There’s a lot on Riverbank’s plate these day – district elections, updated fee structures, trying to figure out what to do about the old Del Rio restaurant. But we’re glad to see there’s cheese and wine on that plate, too.
We like Riverbank’s plan to have promoter Chris Ricci breathe new life into the city’s signature festival, the Cheese & Wine Exposition.
Dairy and wine are two of our region’s most important products. If we can’t support a cheese and wine festival here, it’s hard to know what we could support. That said, the festival was clearly past its heyday when an estimated 80,000 people crowded into Riverbank over two and a half days.
Ricci is the brains behind Modesto’s X Fest, which draws tens of thousands of people downtown each year. He also is general manager at the Fat Cat Music House, a hub of the downtown music scene. But food-based festivals across California have grown, well, stale. Stockton’s Asparagus Festival was on the verge of death until a new promoter stepped just in this week. Even the food-fest granddaddy, the Gilroy Garlic Festival, has seen attendance fall 20 percent from 132,000 in 2003 to 102,000 this year.
Ricci hopes to help the food-festival concept “evolve,” which doesn’t mean abandoning what works.
Ricci blames falling attendance on the valley’s economy, not disinterest. As the economy rebounds, so will attendance. To entice visitors, Ricci envisions a four-prong approach.
First, bring in at least a dozen – “maybe even two dozen” – high-quality, family winemakers from the region, which includes Lodi, Manteca, Ripon, the foothills, etc. He’s enlisted the folks at Tresetti’s to help create “a more authentic vibe.” Next, he also wants a dozen local cheesemakers – all “unique and high-quality,” which shouldn’t pose a problem.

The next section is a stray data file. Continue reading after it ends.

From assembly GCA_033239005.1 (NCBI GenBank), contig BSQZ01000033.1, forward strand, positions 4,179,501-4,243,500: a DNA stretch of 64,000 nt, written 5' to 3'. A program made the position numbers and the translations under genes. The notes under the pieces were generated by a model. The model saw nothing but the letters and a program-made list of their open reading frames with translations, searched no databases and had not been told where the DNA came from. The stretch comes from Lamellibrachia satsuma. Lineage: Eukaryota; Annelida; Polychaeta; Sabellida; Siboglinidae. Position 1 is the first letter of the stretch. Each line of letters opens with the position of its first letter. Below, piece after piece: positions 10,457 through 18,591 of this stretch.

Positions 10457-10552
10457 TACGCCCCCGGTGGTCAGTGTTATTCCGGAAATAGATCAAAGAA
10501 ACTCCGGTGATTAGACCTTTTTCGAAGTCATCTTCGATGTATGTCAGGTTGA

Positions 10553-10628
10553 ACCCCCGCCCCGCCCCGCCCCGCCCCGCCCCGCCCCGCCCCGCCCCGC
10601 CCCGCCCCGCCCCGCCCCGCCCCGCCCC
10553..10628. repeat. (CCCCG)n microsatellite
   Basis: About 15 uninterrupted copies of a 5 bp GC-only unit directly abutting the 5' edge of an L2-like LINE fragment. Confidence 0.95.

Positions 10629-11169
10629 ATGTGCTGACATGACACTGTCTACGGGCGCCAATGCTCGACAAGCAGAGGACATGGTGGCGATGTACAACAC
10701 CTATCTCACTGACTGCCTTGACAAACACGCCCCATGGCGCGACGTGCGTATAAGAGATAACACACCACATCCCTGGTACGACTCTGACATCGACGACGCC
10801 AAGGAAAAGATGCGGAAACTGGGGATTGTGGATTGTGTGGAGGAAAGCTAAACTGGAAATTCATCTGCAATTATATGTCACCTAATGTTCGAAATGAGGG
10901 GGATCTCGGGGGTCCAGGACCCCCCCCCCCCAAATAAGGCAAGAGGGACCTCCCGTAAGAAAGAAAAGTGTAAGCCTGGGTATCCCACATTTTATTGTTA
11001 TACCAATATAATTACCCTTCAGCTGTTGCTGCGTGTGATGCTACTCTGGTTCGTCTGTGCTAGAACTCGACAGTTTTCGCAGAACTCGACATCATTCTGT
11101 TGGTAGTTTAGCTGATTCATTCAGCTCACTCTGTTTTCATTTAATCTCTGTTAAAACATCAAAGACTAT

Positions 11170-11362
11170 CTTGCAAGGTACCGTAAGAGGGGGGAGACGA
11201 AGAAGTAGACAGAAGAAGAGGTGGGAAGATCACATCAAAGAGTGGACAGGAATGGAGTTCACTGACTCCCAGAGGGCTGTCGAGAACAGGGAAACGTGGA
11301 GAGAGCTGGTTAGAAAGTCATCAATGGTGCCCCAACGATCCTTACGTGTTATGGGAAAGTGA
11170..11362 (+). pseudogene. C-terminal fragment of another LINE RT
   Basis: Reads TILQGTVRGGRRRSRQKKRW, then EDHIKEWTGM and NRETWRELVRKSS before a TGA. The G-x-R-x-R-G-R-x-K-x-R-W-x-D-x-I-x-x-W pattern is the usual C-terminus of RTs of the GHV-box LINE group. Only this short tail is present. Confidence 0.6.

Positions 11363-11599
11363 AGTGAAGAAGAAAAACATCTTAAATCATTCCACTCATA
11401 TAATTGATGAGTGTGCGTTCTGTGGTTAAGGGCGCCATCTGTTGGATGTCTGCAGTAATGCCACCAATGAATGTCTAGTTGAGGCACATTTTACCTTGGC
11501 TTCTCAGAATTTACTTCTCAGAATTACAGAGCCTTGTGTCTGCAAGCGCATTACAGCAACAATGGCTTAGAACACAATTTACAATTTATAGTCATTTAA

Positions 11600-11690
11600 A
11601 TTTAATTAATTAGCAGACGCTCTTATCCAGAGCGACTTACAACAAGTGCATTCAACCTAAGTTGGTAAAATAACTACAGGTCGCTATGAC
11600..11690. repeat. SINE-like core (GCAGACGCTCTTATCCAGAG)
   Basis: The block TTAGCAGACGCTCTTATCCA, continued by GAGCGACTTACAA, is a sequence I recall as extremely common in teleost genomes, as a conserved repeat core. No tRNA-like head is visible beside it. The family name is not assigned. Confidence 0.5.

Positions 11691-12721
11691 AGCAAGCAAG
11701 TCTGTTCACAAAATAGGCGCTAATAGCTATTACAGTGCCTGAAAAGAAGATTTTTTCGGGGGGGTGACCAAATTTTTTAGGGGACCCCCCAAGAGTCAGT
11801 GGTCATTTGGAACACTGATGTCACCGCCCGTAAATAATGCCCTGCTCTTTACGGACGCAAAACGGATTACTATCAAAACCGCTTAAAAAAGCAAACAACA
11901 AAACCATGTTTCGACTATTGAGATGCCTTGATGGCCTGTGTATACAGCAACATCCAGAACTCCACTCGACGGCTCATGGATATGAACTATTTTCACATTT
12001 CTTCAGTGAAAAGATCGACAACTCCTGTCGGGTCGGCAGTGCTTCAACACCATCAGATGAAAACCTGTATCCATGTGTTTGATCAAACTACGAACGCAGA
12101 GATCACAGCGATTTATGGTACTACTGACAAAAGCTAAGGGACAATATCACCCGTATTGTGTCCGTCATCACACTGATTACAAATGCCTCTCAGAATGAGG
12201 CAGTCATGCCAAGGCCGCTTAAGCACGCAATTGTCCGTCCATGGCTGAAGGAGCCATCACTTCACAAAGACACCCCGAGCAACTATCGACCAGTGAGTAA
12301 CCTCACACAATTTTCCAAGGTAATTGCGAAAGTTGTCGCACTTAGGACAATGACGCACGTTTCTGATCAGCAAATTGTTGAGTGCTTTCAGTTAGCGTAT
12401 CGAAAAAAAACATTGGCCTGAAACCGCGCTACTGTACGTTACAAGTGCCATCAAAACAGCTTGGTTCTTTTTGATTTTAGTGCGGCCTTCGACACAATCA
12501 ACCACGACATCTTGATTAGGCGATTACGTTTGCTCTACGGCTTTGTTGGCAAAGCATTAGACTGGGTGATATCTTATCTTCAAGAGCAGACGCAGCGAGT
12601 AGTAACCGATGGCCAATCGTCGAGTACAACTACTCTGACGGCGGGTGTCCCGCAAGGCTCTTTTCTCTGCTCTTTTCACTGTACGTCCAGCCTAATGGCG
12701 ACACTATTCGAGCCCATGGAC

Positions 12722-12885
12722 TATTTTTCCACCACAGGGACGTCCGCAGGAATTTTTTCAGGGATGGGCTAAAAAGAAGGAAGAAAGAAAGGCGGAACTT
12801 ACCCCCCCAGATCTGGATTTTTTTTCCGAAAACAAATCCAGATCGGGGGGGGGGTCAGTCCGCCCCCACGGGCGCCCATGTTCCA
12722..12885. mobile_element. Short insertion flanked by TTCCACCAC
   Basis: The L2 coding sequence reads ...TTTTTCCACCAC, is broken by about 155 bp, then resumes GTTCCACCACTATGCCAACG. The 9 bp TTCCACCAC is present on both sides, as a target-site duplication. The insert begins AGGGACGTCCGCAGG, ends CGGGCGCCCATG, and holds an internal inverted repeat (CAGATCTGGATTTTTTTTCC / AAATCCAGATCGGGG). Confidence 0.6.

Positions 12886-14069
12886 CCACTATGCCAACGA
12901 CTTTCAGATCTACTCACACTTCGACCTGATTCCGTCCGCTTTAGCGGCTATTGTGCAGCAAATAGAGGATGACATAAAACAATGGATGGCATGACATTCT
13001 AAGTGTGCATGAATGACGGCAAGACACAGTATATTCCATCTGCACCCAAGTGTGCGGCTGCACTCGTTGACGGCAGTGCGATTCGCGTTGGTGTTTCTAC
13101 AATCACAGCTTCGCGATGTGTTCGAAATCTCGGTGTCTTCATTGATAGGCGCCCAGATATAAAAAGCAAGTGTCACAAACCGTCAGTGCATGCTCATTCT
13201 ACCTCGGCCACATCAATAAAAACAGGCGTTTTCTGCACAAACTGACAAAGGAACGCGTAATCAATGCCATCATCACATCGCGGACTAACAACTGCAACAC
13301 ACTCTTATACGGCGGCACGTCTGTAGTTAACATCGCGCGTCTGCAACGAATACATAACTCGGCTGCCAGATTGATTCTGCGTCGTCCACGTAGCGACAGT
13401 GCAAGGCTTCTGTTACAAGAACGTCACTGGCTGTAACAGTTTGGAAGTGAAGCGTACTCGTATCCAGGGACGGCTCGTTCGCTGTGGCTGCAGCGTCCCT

The next step is to expand the kids area. He’ll also invite community organizations that might be considering simultaneous events to link arms for one festival. “We’re stronger if we work together,” said Ricci. Finally, he wants to show off Riverbank’s remodeled downtown.
It’s a good plan. If he can pull it off, we can all raise a glass to our region’s success.
Mountain House’s Modesto connection
It was interesting to read earlier this week about the resurrection of Mountain House, the town northwest of Tracy. Houses there have tripled in value since the crash of 2008 and all are once again occupied. That’s good news for San Joaquin County, the town’s major investor CalPERS and also for Modesto. Why? Because Modesto Irrigation District has been the electricity supplier for Mountain House since its inception.
MID was chosen to supply power to the town as it was being built. At the time, California was deregulating energy delivery and consumers were supposed to be able to choose suppliers. The system was gamed into bankruptcy by Enron and others, and never took off. But MID kept supplying power to Mountain House, along with new development in Oakdale, Ripon, Riverbank and Escalon. Now, that’s paying off. MID has been doing “significant infrastructure work” to connect additional customers and now has 3,826 residential and 367 commercial accounts – that’s 1,100 more than in 2009. And with each new connection, MID’s “investment improves.”